Saturday, October 27, 2012

Clay Pot Nativity


I know it's far from Christmas, but I also don't like finding good Christmas ideas just weeks before the big day, and then having no time to make them, so I thought I would share it now. I found this idea when I was looking for a Christmas craft for the kids at church. They loved it and I thought it would be nice to make one for my house too. The supplies can be a little expensive since you may only find some of the items in bulk, but if you can find them individually and or use your craft store coupons, then it's really cheap. This also makes a nice gift so you could make a bunch of them. It took me about an hour to make one. I just happened to find a wooden stable at Goodwill awhile back so it will be perfect for displaying them. There are lots of ways to decorate these, I went really simple, but if you search google image you will find lots of different ideas.



supplies needed:

disposable drinking straw
paper straw for baby Jesus
3 wood balls, two 25mm and one smaller one
2-2 inch clay pots (cheapest ones I found were at Hobby Lobby)
1-1.5 inch clay pot or clay pot saucer (I just couldn't find one small enough)
acrylic paint
paint brushes
some cloth scraps for Mary and Joseph
glue gun
butane lighter (to melt the edges of the fabric to prevent fraying)
stable (if you have one)

Put the heads on a paint brush to easily paint them while holding the paint brush then set them on cans to let them dry. Paint the clay pots for Mary and Joseph (they dry really fast so you can quickly get on two coats. I did not paint the pot for the manger.

For Joseph's shawl I just cut a strip of cloth. For Mary's shawl I cut a diamond and then rounded off the top and bottom corners. I would suggest cutting a scrap piece of paper to get the size and shape you want and use that a a pattern before cutting your real cloth. For the baby swaddle I just cut a circle of cloth. I used a butane lighter to melt all the edges of the fabric so that they won't fray over time.

Glue the heads to the pots and the baby head to a piece of drinking straw. Wrap the baby in a piece of cloth and glue to hold in place. Stuff some straw into the small clay pot and then glue the baby on top of the straw.

Glue the pieces of cloth over Mary and Joseph's heads. The instructions for folding Mary's shawl are in the pictures since it's a little hard to describe in words.




















Sunday, October 21, 2012

Handmade Crunchy Baby Cloth Toy with Tags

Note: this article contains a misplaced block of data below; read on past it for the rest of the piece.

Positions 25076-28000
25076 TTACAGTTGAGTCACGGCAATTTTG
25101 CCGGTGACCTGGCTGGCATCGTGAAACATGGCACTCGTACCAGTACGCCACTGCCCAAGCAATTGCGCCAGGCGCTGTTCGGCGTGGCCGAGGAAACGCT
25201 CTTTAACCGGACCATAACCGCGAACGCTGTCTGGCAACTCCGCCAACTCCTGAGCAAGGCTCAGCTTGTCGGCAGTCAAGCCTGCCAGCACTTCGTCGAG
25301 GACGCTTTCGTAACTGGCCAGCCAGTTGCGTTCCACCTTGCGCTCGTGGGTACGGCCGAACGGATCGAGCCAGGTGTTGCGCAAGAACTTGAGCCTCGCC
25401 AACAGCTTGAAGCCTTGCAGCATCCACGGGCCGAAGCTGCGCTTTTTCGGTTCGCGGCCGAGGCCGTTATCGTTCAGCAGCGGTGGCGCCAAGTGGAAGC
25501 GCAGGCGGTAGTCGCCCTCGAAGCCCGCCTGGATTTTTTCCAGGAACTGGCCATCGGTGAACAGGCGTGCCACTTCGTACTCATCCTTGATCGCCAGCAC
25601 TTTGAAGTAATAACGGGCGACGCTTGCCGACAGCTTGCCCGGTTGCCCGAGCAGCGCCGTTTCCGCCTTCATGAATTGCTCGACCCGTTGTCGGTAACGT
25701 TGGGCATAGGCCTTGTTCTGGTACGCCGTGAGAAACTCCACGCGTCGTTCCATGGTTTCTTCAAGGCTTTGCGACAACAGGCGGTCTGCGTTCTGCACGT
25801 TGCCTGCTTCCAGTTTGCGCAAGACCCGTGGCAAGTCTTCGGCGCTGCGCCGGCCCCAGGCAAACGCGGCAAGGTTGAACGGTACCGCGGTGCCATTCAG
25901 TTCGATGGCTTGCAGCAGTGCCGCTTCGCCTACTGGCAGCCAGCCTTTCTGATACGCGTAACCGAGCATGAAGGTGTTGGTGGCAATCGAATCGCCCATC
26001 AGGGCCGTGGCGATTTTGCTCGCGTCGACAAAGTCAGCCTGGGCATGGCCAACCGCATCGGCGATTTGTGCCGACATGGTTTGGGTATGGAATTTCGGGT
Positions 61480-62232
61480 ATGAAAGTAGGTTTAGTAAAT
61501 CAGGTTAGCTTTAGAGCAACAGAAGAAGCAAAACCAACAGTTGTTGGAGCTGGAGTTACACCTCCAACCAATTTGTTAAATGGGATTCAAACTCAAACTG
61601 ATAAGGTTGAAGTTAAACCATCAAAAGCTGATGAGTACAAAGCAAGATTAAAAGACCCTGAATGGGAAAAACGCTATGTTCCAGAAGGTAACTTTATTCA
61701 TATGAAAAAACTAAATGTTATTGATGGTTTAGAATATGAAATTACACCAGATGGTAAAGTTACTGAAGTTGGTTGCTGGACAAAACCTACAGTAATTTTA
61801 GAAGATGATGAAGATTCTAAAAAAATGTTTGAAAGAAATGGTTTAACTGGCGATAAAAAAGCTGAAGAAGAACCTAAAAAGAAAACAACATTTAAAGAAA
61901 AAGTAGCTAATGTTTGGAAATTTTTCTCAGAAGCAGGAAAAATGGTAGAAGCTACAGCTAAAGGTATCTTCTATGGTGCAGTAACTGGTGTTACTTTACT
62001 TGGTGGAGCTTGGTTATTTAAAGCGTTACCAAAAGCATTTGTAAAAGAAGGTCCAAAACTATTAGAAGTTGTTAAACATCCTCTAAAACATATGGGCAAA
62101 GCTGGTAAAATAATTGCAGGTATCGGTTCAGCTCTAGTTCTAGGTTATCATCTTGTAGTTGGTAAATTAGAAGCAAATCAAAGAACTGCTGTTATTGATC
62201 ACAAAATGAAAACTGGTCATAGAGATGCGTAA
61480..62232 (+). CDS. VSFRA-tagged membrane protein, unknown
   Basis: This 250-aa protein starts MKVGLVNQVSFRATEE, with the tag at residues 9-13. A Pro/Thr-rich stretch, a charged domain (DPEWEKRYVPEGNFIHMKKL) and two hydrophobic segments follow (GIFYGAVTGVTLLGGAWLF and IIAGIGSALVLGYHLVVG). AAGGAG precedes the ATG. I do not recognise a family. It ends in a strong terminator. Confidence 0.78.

I made this a few months ago for a friend that was having a baby shower. It was really easy and I wish I had made something like this for my son when he was younger because he would have loved it. 

I used snuggle flannel and cut two square out and folded the edges over so that they were the exact same size and ironed them down. I folded the corners as if wrapping a present. 


Then I folded a thick crunchy retail bag so that it was four layers thick and just slightly smaller than my two squares. I put it in the middle of the two outside pieces like a sandwich. 

 Then I took 9 pieces of ribbon and cut them about 6 inches long and melted the edges with a butane lighter so that they would not fray and pinned them in the sandwich so that the pins went through all the layers. Then I did a zig zag stitch all the way around to sew it together. Easy peasy. 


Sunday, October 14, 2012

Spring Rolls



One of my favorite items at Thai and chinese restaurants are the fried spring rolls. They are always super expensive, at least a dollar a piece, but you can make them at home for almost nothing and they are really easy.

spring roll wrappers (not egg roll wrappers)
any combination of the following veggies:
     chopped/shredded cabbage
     chopped/shredded carrots
     bean sprouts
     mushrooms
canola oil
deep fryer (I have a FryDaddy, which is nice and small and doesn't require a ton of oil and heats up to the perfect temperature in 15 minutes)
spring roll sauce

Spring roll wrappers are really cheap if you buy them at an oriental store (I paid $1.39 for 25 wrappers). They are really thin and make a nice crispy spring roll. They come frozen and you just let the whole package thaw on the counter for 15 min or so and then you can easily pull them apart and refreeze any that you don't use in a ziploc bag. Keep the ones you are going to use under a moist towel or wet paper towel so that they don't dry out. They need to be pliable so that you can roll them. 

I usually just put cabbage and carrots because they are cheap and easy to find. If I really plan ahead than I will get bean sprouts too. 

Place the wrapper on a clean counter like a diamond. Put about 1 tablespoon of filling near the bottom corner of the wrapper. I found this great blog that has a great tutorial for rolling these. I suggest looking at the tutorial because she explains it really well. When your roll up the last point then moisten with water so that it really sticks well and blends in with the rest of the wrapper. You do not want your roll to come apart when you fry it. Once wrapped you don't have to keep them moist, getting dry will actually make them fry crispier and prevent them from exploding. I have had many spring rolls explode in the fryer because I did not wrap them tight enough, seal them well enough, or they were too wet when I fried them. Once I read her tutorial and followed it they came out perfectly. 










 Fry until golden brown (only takes a few minutes) and serve hot with spring roll sauce*.


I served these with MeiFun noodles that I made last night. When I perfect that recipe I'll post it too.

*You can make your own spring roll sauce but the bottle kind is really good too and lasts forever. I also got that at the oriental store. It's basically like a sweet and sour sauce but a little lighter.